"For me, it was very sudden, you know./But Heaven needed an angel/with a special kind of glow./So while I'm home, I'll wait/and look lovingly there/To you, where I send/A Hug Through the Air," the book reads. "To my family and friends/and all that I love,/I'm so happy here/in my home up above./So if that pull in your heart/becomes too much to bear,/know that I'm sending/A Hug Through the Air."
She finished the book's text in about six to eight months. The target audience was children approximately Hailey's age, or what it would have been if she had lived, and Mrs. Hallam said she is hearing that many preschool-age and other young children are enjoying and finding comfort from the book.
One autistic boy who didn't like to be touched, even to be hugged, learned a new way to love and be loved from the book.
"Now he walks around giving hugs through the air," Mrs. Hallam said.
Hailey's "hug through the air" became the book's title and it was released on Oct. 9, Hailey's birthday. The book is available on Amazon.com and HaileyHugs.com, in several groceries in her hometown of East Liverpool, Ohio, and in the gift shop of Ohio Valley General Hospital in Kennedy. On Nov. 1, it will become available in six local Giant Eagle stores: Shaler, Chippewa, Donaldsons Crossroads and Waterworks supermarkets, and the Market District stores in Shadyside and at Settlers Ridge.
Mrs. Hallam said she wrote and published the book partly to help others remember that separation, whether because of travel, military service or the loss of a loved one, is temporary.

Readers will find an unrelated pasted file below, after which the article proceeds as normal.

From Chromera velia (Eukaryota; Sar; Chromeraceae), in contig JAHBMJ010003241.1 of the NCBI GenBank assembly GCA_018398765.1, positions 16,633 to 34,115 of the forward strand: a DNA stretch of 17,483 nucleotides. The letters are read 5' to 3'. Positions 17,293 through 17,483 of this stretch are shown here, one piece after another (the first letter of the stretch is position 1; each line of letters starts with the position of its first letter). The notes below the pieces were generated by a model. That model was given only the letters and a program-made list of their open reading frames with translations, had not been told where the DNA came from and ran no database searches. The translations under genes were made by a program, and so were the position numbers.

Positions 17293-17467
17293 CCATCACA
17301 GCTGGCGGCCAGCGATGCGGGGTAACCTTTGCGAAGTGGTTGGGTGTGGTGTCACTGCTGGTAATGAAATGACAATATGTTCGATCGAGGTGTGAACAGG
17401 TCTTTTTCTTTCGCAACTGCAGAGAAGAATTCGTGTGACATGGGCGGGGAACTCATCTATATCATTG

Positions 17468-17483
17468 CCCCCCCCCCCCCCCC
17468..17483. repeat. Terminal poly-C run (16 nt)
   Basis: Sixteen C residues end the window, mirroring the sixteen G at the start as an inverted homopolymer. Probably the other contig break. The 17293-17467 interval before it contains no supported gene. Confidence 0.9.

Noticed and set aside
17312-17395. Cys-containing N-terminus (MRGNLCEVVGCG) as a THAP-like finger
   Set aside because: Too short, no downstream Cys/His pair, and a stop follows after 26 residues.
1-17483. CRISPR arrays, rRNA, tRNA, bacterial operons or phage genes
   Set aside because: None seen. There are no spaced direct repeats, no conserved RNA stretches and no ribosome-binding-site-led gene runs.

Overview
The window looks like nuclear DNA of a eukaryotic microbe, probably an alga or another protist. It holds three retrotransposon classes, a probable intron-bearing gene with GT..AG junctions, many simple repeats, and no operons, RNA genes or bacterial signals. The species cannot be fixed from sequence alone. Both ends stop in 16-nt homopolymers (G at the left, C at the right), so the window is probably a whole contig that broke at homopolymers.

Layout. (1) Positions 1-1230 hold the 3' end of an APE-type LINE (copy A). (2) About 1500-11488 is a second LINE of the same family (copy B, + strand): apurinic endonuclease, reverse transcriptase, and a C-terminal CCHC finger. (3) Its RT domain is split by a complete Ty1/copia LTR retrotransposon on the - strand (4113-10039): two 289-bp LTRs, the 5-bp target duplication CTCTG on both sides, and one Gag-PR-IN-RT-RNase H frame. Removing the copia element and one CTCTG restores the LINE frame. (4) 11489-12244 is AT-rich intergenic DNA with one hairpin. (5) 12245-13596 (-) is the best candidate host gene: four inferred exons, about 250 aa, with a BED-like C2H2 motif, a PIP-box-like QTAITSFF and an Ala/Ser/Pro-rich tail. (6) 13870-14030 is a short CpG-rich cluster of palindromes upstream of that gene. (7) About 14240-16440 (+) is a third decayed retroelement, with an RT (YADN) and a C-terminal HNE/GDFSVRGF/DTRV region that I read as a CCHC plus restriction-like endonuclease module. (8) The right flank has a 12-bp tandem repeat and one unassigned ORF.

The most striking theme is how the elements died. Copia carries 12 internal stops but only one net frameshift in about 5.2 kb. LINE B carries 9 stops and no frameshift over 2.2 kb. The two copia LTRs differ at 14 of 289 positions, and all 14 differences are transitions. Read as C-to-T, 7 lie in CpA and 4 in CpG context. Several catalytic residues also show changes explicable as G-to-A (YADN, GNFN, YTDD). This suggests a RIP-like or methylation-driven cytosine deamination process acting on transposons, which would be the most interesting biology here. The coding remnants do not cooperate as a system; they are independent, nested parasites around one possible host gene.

"I try to close my eyes and see what memories I can bring up," she said. "My daughter is alive on the pages of the book and she is alive every time I get to talk about her and that has helped me more than anything."
Mrs. Hallam moved back to East Liverpool after the accident. A former newspaper reporter for the Butler Eagle, she is working again, promoting her father's chain of Sparkle supermarkets in East Liverpool and doing voiceovers for the Moon-based country radio station Froggy 104.3.
She never returned to the house on Edgecliff that she had shared with her family and has only been back to the neighborhood three times, the first of which was for the dedication ceremony in April 2012 of a plaque and a slide that former neighbors erected at Parrish Park in Hailey's memory. It is difficult to return to a place that was supposed to have been home, she said.
"It's hard because every time I drive up that hill, it's a weight," Mrs. Hallam said. "It was a life I had planned with my family but never got to live."
Losing the family was difficult for the neighbors, many of whom remember and miss the Hallams, in particular Hailey.
"We all think about them all the time -- it's sad," said Donna McNamara, who lives down the street from the home the Hallams lived in together for little more than a month. "I think about her all the time."
For her part, Mrs. Hallam is planning a new book about Hailey, her daughter's beloved yellow rain boots and all the places those boots could take her. And she is open to the idea of remarrying and starting another family someday.
"I loved being a mom," she said of starting a new family. "It doesn't scare me. It's something I'd like in my future -- I'd like to see the past and present combine."
Amy McConnell Schaarsmith: email@example.com or 412-263-1719.